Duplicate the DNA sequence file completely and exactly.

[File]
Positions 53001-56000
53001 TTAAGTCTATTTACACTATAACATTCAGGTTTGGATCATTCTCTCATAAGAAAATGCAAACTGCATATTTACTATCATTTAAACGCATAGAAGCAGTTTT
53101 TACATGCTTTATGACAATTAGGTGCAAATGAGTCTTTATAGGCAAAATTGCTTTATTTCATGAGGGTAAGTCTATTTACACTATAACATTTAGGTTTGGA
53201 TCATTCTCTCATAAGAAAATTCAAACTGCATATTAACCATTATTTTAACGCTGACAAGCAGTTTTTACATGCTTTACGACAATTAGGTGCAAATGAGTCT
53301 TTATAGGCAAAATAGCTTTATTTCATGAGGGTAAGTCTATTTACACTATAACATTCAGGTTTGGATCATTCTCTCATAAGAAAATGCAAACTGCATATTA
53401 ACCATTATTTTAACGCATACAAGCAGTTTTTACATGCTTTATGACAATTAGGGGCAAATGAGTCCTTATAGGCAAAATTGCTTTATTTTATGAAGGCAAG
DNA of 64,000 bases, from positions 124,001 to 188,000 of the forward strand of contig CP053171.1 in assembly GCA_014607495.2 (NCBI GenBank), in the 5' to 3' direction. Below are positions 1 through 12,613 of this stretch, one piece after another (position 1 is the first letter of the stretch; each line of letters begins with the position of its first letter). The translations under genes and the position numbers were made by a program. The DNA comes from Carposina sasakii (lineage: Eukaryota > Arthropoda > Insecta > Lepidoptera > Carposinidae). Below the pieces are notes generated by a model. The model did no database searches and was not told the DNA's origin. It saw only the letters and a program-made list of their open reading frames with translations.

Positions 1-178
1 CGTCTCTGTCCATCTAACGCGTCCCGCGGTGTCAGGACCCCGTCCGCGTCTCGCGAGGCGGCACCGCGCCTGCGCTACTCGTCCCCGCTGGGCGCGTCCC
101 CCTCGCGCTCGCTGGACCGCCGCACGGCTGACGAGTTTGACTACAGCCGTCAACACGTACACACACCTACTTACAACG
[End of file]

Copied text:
Positions 53001-56000
53001 TTAAGTCTATTTACACTATAACATTCAGGTTTGGATCATTCTCTCATAAGAAAATGCAAACTGCATATTTACTATCATTTAAACGCATAGAAGCAGTTTT
53101 TACATGCTTTATGACAATTAGGTGCAAATGAGTCTTTATAGGCAAAATTGCTTTATTTCATGAGGGTAAGTCTATTTACACTATAACATTTAGGTTTGGA
53201 TCATTCTCTCATAAGAAAATTCAAACTGCATATTAACCATTATTTTAACGCTGACAAGCAGTTTTTACATGCTTTACGACAATTAGGTGCAAATGAGTCT
53301 TTATAGGCAAAATAGCTTTATTTCATGAGGGTAAGTCTATTTACACTATAACATTCAGGTTTGGATCATTCTCTCATAAGAAAATGCAAACTGCATATTA
53401 ACCATTATTTTAACGCATACAAGCAGTTTTTACATGCTTTATGACAATTAGGGGCAAATGAGTCCTTATAGGCAAAATTGCTTTATTTTATGAAGGCAAG
DNA of 64,000 bases, from positions 124,001 to 188,000 of the forward strand of contig CP053171.1 in assembly GCA_014607495.2 (NCBI GenBank), in the 5' to 3' direction. Below are positions 1 through 12,613 of this stretch, one piece after another (position 1 is the first letter of the stretch; each line of letters begins with the position of its first letter). The translations under genes and the position numbers were made by a program. The DNA comes from Carposina sasakii (lineage: Eukaryota > Arthropoda > Insecta > Lepidoptera > Carposinidae). Below the pieces are notes generated by a model. The model did no database searches and was not told the DNA's origin. It saw only the letters and a program-made list of their open reading frames with translations.

Positions 1-178
1 CGTCTCTGTCCATCTAACGCGTCCCGCGGTGTCAGGACCCCGTCCGCGTCTCGCGAGGCGGCACCGCGCCTGCGCTACTCGTCCCCGCTGGGCGCGTCCC
101 CCTCGCGCTCGCTGGACCGCCGCACGGCTGACGAGTTTGACTACAGCCGTCAACACGTACACACACCTACTTACAACG